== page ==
Rooting JB Asus Transformer TF700

I didn’t expect this to be so hard, really. The rooting is usually a pretty straight forward process that can be done quickly. However, considering the amount of issues around the upgrading ICS table to JB with or without rooting the first; number of the posts on xda-developers.com forum that refers to the same partially outdated recovery images, it wasn’t easy. However, here’s the easiest way to root your stock JB Transformer device:

Prerequisites:
  # I am doing everything on Linux
  # You need to either install Android SDK or get adb and fastboot tools for your distribution

1. Push CWM-SuperSU to the device
    % adb push SuperSU.zip /sdcard
2. Download and unpack ClockWorkMod Recovery v6.0.1.4
    rename recovery_jb.img to recovery.img
3. Boot your device to fastboot mode
   % adb reboot bootloader
Use Vol- to scroll to USB icon (fastboot mode);  use Vol+ to select
4. Unlock the bootloaded using UnLock_Device_App_V7.apk (google to download the file). Or alternatively you should be able to do use
  % fastboot oem unlock
(please note, that you might be better off by running fastbook as root user). ASUS VendorID is 0x0B05. To find out the id for your device use lsusb.
5. Flash recovery.img to your device and reboot
  % fastboot -i 0x0B05 flash recovery recovery.img
  % fastboot -i 0x0B05 reboot
6. Boot to fastboot mode again (as in #2 above) and enter Recovery mode
7. Install SuperSU from the zip file on sdcard
8. Reboot once again
9. Install RootChecker from Google Play and make sure your devices is rooted.

Enjoy!

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Multi-nodes Hadoop cluster on a single host

If you running Hadoop for experimental or else purposes you might face a need to quickly spawn a ‘poor man hadoop’: a cluster with multiple nodes within the same physical or virtual box. A typical use case would look like working on your laptop without access to the company’s data center; another one is running low on the credit card, so you can’t pay for some EC2 instances.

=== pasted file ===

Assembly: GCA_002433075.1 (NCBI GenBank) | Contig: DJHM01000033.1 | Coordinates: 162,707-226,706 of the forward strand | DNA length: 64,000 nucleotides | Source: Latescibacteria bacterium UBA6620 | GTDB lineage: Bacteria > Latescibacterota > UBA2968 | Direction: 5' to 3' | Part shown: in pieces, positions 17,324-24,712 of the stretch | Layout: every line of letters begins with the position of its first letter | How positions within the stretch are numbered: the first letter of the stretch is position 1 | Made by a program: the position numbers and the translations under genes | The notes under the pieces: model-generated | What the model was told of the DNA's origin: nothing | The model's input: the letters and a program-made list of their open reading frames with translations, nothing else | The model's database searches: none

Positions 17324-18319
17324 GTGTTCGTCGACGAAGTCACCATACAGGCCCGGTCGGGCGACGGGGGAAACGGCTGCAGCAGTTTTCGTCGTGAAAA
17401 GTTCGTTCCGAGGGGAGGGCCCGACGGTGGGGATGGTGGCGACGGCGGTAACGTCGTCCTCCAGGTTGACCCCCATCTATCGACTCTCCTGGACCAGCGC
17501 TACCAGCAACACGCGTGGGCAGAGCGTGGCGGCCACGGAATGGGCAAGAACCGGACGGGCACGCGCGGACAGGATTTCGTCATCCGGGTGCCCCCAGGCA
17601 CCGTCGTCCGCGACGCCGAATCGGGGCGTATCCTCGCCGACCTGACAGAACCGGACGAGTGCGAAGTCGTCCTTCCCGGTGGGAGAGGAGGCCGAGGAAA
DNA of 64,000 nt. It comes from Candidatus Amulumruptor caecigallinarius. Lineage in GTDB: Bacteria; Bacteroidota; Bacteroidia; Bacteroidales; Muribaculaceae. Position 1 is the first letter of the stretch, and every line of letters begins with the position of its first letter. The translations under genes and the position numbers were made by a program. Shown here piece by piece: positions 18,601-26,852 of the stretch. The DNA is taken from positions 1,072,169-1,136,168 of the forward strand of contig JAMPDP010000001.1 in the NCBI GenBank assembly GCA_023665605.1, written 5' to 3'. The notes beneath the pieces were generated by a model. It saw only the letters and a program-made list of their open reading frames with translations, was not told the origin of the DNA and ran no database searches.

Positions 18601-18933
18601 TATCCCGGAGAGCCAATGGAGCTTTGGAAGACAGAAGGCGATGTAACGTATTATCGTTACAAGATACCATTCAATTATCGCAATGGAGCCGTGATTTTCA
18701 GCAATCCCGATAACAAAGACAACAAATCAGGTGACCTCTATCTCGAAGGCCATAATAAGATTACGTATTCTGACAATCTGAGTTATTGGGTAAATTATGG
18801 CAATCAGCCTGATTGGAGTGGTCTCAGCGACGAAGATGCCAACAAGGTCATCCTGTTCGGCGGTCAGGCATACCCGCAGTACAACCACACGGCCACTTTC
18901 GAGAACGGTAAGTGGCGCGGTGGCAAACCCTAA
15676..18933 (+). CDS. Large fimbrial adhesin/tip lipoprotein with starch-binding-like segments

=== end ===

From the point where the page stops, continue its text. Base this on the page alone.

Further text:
Stop right here, if you are well-versed in Hadoop development environment, tar balls, maven and all that shenanigans. Otherwise, keep on reading…

I will be describing Hadoop cluster installation using standard Unix packaging like .deb or .rpm, produced by the great stack Hadoop platform called Bigtop. If aren’t familiar with Bigtop yet – read about its history and conceptual ideas.

Let’s assume you installed Bigtop 0.5.0 release (or a part of it). Or you might go ahead – shameless plug warning – and use a free off-spring of the Bigtop just introduced by WANdisco. Either way you’ll end up having the following structure:

/etc/hadoop/conf
/etc/init.d/hadoop*
/usr/lib/hadoop
/usr/lib/hadoop-hdfs
/usr/lib/hadoop-yarn

your mileage might vary if you install more components besides Hadoop. Normal bootstrap process will start a Namenode, Datanode, perhaps SecondaryNamenode, and some YARN jazz like resource manager, node manager, etc. My example will cover only HDFS specifics, because YARN’s namenode would be a copy-cat and I leave it as exercise to the readers.

Now, the trick is to add more Datanodes. With a dev. setup using tarballs and such you would just clone and change some configuration parameters, and then run a bunch of java processes like:
  hadoop-daemon.sh --config start datanode

This won’t work in the case of packaged installation, because of higher level of complexity involved. This is what needs to be done:

  1. Clone the config directory cp -r /etc/hadoop/conf /etc/hadoop/conf.dn2
  2. In the cloned copy of hdfs-site.xml, change or add new values for:
  3. dfs.datanode.data.dir
    dfs.datanode.address
    dfs.datanode.http.address
    dfs.datanode.ipc.address

    (An easy way to mod the port numbers is to add 1000*)to the default value. So, port 50020 will become 52020, etc.

  4. Go to /etc/init.d and clone hadoop-hdfs-datanode
  5. In the clone init script add the following
  6.   export HADOOP_PID_DIR="/var/run/hadoop-hdfs.dn2"

    and modify

      CONF_DIR="/etc/hadoop/conf.dn2"
    PIDFILE="/var/run/hadoop-hdfs.dn2/hadoop-hdfs-datanode.pid"
    LOCKFILE="$LOCKDIR/hadoop-datanode.dn2"
  7. Create dfs.datanode.data.dir and make hdfs:hdfs to be the owner of
  8. run /etc/init.d/hadoop-hdfs-datanode.dn2 start to fire up the second namenode
  9. Repeat steps 1 through 6 if you need more nodes running.
  10. If you need to do this on a regular basis – spare yourself a carpal tunnel and learn Puppet.

Check the logs/HDFS UI/running java processes to make sure that you have achieved what you needed. Don’t try to do it unless you box has sufficient amount of memory and CPU power. Enjoy!

One more Hadoop in the family!

Indeed “may you live in interesting times“. Not so long ago I posted the update of my elephants genealogy and it seems to be outdated already. Oh, well – I guess it is an exciting thing to be bothered with – because I love all kinds of elephants 😉

This is the birth of another Apache Hadoop‘s brother! The young dude has been definitely born with a silver spoon in the mouth. It is called Active/Active replication of NameNode – the very first in the world to my limited knowledge in the matter. Pretty cool, eh?

WANdisco is releasing their certified version of Hadoop as the base of their own BigData distribution called WDD. Hence, I need to update the tree again.

And congratulations on the release, guys – the more the merrier!